The Islamic State (ISIS) terror group claimed responsibility for the attack in Nice, France that killed 84 people gathered for fireworks on Bastille Day. While the claim couldn’t be independently confirmed, France’s top law enforcement official said authorities believe the attacker had been “radicalized.”
French Interior Minister Bernard Cazeneuve said Saturday that the suspect, who has been identified as 31-yeard old Tunisian-born Mohamed Lahouaiej Bouhlel, “seems to have become radicalized very quickly.”
“These are the first elements that our investigation has come up with through interviews with his acquaintances,” he saud in Paris. “We are now facing individuals who are responding positively to the messages issued by the Islamic State without having had any special training and without having access to weapons that allow them to commit mass murder.”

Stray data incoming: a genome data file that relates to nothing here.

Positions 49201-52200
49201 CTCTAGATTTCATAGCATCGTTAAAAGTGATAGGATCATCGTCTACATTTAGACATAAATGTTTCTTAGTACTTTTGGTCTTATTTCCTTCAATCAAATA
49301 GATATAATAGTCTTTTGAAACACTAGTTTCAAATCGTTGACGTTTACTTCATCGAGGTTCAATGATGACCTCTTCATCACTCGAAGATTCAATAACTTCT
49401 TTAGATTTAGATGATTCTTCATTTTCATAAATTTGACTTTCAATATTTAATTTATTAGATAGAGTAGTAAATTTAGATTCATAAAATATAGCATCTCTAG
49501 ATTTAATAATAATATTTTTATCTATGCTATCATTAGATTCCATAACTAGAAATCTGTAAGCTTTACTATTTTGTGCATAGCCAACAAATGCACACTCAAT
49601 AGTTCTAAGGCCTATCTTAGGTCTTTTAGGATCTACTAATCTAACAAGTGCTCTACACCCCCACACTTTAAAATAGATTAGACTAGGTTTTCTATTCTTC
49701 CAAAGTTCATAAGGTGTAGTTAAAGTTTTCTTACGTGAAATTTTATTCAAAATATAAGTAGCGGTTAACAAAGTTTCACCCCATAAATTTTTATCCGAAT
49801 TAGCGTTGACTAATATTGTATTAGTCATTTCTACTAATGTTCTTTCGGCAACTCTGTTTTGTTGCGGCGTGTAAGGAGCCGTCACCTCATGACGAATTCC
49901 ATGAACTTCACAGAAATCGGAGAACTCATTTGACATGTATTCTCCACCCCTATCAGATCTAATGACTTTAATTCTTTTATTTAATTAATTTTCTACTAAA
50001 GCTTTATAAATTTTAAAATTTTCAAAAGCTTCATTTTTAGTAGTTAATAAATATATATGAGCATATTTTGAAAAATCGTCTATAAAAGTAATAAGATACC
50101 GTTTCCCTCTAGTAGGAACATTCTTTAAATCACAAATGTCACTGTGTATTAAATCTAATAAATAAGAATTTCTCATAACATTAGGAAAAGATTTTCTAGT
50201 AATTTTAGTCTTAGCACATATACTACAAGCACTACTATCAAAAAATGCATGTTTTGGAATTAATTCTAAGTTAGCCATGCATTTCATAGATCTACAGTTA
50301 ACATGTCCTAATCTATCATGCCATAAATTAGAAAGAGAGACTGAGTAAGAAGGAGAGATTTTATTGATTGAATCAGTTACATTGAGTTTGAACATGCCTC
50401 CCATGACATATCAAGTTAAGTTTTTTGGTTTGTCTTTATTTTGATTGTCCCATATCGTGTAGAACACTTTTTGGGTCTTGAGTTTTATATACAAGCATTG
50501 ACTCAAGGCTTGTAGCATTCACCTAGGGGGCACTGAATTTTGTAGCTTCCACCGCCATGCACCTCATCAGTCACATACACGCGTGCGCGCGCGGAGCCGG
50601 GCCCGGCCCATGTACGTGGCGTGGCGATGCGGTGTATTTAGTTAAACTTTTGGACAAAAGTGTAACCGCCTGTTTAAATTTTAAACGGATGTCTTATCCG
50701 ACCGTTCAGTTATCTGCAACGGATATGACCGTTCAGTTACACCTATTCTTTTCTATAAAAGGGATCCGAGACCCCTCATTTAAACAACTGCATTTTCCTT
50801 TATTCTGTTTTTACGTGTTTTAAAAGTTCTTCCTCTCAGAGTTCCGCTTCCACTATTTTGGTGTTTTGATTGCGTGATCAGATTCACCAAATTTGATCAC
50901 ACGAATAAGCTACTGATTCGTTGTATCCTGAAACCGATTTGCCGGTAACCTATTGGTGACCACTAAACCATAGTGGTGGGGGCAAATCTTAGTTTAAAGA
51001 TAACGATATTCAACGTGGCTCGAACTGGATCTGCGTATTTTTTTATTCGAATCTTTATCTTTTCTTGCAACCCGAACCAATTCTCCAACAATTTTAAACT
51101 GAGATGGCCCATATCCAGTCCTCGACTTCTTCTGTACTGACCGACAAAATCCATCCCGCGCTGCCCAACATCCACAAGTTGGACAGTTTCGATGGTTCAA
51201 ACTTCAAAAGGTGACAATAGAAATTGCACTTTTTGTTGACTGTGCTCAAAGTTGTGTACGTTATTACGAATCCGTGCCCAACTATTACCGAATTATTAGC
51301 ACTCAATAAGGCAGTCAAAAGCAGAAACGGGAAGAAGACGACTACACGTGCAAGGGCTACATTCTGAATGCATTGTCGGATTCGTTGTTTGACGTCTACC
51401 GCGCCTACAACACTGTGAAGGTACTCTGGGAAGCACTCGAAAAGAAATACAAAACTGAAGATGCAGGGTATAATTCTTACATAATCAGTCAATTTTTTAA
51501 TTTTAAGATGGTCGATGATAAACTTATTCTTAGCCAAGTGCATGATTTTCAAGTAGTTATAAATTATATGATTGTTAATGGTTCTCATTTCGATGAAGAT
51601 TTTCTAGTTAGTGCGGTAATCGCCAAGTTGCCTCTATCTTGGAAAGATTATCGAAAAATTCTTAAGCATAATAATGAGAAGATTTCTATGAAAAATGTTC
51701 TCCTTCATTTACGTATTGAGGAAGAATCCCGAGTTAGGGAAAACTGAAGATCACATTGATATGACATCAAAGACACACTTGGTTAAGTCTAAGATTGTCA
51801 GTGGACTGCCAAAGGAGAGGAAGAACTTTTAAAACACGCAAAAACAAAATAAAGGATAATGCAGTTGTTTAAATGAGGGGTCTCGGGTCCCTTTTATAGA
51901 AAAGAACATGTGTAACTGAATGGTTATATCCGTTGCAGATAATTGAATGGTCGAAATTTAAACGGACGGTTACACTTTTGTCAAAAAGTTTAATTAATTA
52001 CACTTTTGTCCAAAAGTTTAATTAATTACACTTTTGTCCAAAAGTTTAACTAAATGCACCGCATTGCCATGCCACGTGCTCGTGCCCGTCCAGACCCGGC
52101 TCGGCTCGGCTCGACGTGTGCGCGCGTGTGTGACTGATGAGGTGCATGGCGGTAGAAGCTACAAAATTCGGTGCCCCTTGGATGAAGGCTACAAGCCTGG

ISIS called Bouhlel a “solider” of the group but did not refer to him by name. The claim, which was pushed on social media by an ISIS-affiliated news outlet, was made by a security member with the group. Bouhlel plowed a 19-ton truck into a crowd of people gathering to watch fireworks on Thursday night.
Until the claim was made, details surrounding Bouhlel have emerged that indicate a mentally troubled man with a temper and little interest in Islam. However, the hijackers behind the September 11, 2001 terror attacks didn’t exude Islamic obedience and even spent time at strip clubs. It’s is still not clear whether he was acting alone, but Paris prosecutor’s office said Saturday that five people are in custody following the attack, including his ex-wife.
The remaining identities of most of those brought into custody were not clear.
The Nice attack occurred as France gets ready to head into an election next year, and the deeply unpopular French President François Hollande is facing multiple challengers from within his Socialist Party and from the right-wing Republicans and National Front.
In an open letter published on the Nice Matin newspaper’s website, regional council President Christian Estrosi–a member of France’s opposition Republicans–described the country’s current leadership as “incapable.” He revealed that he had put in a request for an increased police presence to reinforce Nice ahead of the display, but was told there was no need.